Thank you so much Eleanor for taking the time to write. I can’t tell you how uplifting it was to learn that your mother successfully cured herself from bladder cancer naturally – seven years ago. May I ask what sort of things she used to heal her body? Has she always been into alternative therapies? One of things a lot of the experts seem to say is that unless you’ve been brought up in a family where natural therapies are the norm, it’s very, very hard to see the inherent flaws in conventional medicine – even when the evidence is as clear as day.

      Just last week I was re-listening to Mike Adams lecture from the Healing Cancer World Summit ( and he was asked by Kevin Gianni ‘How do you introduce family members to other options?’ and he said ‘ You can’t. You can’t help family members who are invested psychologically in the culture of fear, which is conventional cancer treatment.’ That really rang true for me.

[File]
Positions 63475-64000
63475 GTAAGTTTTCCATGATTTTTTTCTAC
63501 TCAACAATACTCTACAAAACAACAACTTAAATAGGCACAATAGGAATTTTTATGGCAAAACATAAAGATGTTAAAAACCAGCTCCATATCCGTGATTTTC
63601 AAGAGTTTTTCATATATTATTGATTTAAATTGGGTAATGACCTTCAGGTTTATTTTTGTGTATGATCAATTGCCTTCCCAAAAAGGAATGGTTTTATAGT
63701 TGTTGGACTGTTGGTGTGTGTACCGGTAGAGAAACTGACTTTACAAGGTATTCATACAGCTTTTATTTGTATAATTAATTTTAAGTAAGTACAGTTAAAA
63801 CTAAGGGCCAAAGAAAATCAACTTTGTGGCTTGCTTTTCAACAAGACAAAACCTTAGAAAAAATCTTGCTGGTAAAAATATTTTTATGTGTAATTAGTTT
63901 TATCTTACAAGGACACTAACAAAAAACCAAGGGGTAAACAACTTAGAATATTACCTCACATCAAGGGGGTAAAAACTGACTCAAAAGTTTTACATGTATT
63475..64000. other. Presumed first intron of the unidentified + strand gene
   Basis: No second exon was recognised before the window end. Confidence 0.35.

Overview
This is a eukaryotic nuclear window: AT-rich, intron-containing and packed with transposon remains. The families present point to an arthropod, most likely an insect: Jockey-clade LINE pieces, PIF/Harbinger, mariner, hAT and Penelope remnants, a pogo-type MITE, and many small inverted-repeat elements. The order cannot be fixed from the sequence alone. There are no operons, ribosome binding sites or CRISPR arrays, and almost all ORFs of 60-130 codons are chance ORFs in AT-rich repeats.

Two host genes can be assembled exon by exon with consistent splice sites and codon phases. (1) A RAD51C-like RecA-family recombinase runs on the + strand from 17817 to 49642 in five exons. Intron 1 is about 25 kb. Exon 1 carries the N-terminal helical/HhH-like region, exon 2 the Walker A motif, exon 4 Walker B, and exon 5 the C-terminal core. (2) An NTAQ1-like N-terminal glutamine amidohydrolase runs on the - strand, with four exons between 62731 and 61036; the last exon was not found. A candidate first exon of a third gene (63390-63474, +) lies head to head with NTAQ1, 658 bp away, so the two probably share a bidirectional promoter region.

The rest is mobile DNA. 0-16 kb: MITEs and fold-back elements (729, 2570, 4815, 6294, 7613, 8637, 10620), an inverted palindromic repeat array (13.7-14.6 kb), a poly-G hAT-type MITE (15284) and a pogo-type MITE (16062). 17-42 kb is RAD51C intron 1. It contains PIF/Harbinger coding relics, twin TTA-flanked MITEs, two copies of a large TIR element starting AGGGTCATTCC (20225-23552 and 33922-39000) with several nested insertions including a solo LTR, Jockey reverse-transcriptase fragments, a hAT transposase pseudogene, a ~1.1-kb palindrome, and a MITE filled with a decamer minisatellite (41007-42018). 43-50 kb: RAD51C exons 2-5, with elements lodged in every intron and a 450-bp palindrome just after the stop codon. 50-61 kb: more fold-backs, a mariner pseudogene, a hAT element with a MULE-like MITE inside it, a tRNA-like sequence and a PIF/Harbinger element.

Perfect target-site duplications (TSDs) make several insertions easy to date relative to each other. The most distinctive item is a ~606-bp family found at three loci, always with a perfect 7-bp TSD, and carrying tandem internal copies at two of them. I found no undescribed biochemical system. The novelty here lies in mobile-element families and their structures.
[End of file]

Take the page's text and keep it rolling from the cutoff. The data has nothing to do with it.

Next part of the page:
It must be incredibly frustrating for you to see your partner suffer the side effects of chemotherapy, but it sounds like you’ve managed to convince him of the importance of super-charging the immune system while he’s undergoing treatment. It’s interesting you mention he’s taking spirulina – Mike Adams talks about how fantastic spirulina is for protecting healthy cells in the lecture I mentioned.

      Thanks again for taking the time to share your story Eleanor, I’m wishing you and your partner the very best for 2012!

      • Eleanor says:

        Dear Laura, I’m sorry I have only just seen your reply otherwise I would have written sooner. Regarding my mother, I am going to ask her to reply separately because I think that the information is best coming from the horse’s mouth, but I do know that she religiously took apricot kernals after being diagnosed; cut out sugar of any form and went onto a raw food diet.